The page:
It’s easy to forget that leg health is just as important as foot health. In fact, one of the most effective medical devices to target both foot and leg conditions is compression stockings. By gently squeezing your lower extremities, they help you manage aches and swelling and boost blood circulation. Many people can benefit from these special socks for relief for foot and leg problems, but worry about how they look or don’t know how to wear them. Today’s blog will discuss the different types of compression stocks and advise on how to wear them so you make the most of this amazing product!
Different Types of Compression Stockings
Compression gear looks just like standard versions of hosiery and stockings and blends in well with your outfits. Here are some of the most common types:
- Maternity stockings
- Knee-high stockings
- Thigh-high stockings
- Open-toe stockings
How to Wear Compression Stockings
While appearing fashionable may be on your mind, Mayo Clinic notes that the most important thing is to wear compression stockings as your health care provider prescribes. This may mean wearing them all day or only in the morning or before bed (do not wear compression stockings when sleeping). Whether you have varicose veins, are pregnant, have edema (swelling), venous insufficiency, or deep vein thrombosis (DVT), the symptoms you struggle with can easily flare up if you neglect to wear them as intended. Improper use can also cause blood clotting or skin irritation.
Putting your compression stockings on and removing them is often the most challenging part of using them. You have to be gentle and take your time when putting them on. Otherwise, it can affect the elasticity and compression levels. Depending on the type, it’s also important to roll the stocking down to the heel, leaving the toe area open before you put them on. In addition, you need to smooth out wrinkles and ensure the stocking fully covers the part of the leg or foot that needs the most compression. Sigvaris, the brand we provide at Feet First Clinic, offers a detailed guide on how to put on your compression stockings and take them off.
Types of Compression Stockings
In addition to the above-noted conditions, compression stockings are recommended for people who stand at work for long periods or who travel on planes often. Your preferences, lifestyle, and specific condition can help your foot clinic choose the right type. Please also note that compression levels range from mild to firm, which are measured in mmHg; the higher the level of mmHg, the greater the benefit. The over-the-counter compression levels (like the ones you’d find at a drug store) range from 8-15 mmHg to 15-20 mmHg. Medical grade levels of compression start at 20-30 mmHg (the most common level of compression) and can go up to 40-50 mmHg. Your health care provider can help determine the level you need.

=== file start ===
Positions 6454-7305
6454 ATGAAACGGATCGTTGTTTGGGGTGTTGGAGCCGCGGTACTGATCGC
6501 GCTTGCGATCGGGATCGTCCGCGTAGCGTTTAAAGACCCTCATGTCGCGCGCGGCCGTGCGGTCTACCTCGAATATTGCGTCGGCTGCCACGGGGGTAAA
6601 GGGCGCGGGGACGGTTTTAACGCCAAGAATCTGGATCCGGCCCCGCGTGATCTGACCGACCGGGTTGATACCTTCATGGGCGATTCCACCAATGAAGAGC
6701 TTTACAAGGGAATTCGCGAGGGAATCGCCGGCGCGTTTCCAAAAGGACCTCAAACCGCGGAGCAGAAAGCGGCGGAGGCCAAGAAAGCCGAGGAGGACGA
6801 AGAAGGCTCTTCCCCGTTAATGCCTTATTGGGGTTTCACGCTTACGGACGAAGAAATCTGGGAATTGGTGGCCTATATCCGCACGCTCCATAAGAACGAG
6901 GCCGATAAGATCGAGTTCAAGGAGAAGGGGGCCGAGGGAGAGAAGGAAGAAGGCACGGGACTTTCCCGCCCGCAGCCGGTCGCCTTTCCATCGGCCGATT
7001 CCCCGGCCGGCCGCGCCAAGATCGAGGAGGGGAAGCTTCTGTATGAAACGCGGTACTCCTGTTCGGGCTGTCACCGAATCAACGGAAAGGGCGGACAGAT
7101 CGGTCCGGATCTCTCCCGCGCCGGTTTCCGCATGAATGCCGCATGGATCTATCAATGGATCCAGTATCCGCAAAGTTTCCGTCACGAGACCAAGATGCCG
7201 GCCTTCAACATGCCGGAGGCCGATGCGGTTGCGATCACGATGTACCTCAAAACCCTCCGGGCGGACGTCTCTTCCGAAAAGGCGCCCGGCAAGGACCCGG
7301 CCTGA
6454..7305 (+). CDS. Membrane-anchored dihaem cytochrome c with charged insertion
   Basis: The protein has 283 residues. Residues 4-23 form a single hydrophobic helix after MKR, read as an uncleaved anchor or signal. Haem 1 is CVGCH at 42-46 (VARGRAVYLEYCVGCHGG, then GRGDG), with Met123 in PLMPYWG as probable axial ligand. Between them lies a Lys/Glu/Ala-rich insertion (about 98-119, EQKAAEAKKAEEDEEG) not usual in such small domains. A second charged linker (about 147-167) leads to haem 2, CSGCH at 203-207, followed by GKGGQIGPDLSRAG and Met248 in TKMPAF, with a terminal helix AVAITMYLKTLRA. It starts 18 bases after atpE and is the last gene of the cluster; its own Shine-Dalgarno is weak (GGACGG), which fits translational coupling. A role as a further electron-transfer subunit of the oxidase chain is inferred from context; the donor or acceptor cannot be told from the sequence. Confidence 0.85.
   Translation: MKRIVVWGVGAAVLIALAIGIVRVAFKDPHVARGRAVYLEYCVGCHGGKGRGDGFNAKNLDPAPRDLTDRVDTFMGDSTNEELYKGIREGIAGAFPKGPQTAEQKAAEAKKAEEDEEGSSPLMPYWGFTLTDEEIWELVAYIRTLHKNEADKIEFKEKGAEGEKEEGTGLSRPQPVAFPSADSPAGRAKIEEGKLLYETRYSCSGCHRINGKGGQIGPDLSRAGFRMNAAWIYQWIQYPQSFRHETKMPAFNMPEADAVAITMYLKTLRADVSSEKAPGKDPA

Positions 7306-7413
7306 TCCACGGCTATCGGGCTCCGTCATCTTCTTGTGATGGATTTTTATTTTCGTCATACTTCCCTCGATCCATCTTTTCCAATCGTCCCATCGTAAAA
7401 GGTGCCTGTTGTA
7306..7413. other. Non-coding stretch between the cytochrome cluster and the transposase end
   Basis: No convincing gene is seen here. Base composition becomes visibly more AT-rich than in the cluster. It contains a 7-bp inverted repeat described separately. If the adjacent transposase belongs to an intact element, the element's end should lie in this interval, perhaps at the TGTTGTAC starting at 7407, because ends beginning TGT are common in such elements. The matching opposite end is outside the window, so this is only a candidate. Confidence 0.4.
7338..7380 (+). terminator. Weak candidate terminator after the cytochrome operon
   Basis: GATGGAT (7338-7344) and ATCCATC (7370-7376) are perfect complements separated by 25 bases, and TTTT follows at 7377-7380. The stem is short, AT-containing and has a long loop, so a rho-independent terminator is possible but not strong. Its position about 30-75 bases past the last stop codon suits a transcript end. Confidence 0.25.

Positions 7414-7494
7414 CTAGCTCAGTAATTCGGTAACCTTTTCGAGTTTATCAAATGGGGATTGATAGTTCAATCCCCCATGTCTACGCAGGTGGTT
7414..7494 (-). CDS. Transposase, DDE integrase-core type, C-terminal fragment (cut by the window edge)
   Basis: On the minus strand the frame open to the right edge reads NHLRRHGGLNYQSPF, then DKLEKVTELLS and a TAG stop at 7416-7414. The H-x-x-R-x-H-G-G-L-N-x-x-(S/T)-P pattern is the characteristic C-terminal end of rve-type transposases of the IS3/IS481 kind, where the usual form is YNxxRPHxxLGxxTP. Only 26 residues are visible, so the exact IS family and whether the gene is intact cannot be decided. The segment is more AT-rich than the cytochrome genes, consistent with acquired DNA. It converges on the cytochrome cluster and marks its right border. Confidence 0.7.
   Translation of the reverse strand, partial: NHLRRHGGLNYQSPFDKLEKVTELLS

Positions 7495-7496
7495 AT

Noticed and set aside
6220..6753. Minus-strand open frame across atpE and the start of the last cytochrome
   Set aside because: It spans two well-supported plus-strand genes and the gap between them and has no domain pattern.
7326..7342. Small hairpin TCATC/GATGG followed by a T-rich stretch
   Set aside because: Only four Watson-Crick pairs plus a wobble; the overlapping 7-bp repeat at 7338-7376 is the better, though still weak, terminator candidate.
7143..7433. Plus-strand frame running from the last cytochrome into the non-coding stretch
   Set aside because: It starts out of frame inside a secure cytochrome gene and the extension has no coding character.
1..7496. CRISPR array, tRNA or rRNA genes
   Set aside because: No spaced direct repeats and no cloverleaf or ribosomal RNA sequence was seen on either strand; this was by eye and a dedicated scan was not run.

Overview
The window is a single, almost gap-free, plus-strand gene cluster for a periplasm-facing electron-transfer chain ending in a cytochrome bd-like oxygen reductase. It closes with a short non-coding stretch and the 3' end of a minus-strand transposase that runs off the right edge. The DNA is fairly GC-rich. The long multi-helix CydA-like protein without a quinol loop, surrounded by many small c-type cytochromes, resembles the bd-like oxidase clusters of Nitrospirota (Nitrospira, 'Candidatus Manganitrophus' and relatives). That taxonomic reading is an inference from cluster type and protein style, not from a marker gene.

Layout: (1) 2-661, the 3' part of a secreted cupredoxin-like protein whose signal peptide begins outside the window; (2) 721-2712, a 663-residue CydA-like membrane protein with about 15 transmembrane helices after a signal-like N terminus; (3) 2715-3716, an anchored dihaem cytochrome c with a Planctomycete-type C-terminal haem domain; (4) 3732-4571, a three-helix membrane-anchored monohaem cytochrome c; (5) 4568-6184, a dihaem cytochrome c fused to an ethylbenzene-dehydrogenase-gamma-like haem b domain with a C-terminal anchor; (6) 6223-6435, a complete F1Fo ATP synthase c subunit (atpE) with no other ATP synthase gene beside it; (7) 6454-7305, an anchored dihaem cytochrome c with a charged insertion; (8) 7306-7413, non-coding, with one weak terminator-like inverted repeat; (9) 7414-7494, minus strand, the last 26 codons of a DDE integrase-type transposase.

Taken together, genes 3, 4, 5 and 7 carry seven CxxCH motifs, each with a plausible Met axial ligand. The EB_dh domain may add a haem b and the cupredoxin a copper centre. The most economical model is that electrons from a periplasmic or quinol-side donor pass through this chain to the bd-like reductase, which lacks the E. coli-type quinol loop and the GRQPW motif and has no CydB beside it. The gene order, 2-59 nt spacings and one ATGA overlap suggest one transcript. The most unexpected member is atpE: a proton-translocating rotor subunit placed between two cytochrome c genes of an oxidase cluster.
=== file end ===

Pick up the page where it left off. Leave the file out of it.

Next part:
Pantyhose compression hosiery is a good choice for women who work long hours, travel frequently, or have varicose veins or other circulatory issues above the knee. They start at the feet and go up to the waist, like standard pantyhose. They apply graduated pressure (like a gentle squeeze) along the leg, becoming less tight as they extend upwards. This stimulates blood flow back to the heart, thereby reducing pain and swelling. Compression pantyhose is available in various shades in sheer or opaque fabric, making them suitable as professional attire.
Stockings for pregnancy-related symptoms are available in pantyhose, knee-high and thigh-high stockings. As hosiery, they can be opaque or sheer and include more wiggle room in the waist and hips to accommodate a growing belly. Pregnant women can also choose cotton and linen knee-high socks for pain and swelling in the lower legs (see below). Maternity stockings help prevent DVT and varicose veins often associated with pregnancy. Moreover, postpartum women may also be at risk of these vein issues and often experience prolonged circulation issues.
Knee-High and Thigh-High Stockings
Knee-high compression stockings provide compression and support to the calf muscles, ankle, and foot and usually resemble regular socks. Thigh-high stockings provide compression and support to the entire leg, from the ankle to the thigh and are generally opaque or sheer. Both come in a variety of materials for your individual needs.
Open-toe stockings offer more ventilation than the standard closed-toe version, making them more appealing to wear in the warmer, humid months. They can also be helpful for individuals who have difficulty putting on traditional compression stockings or those who find them uncomfortable. Rest assured, open-toe compression stockings offer the same compression levels, just with the bonus of added breathability. You can also wear sandals with open-toe stockings as they’re more discrete.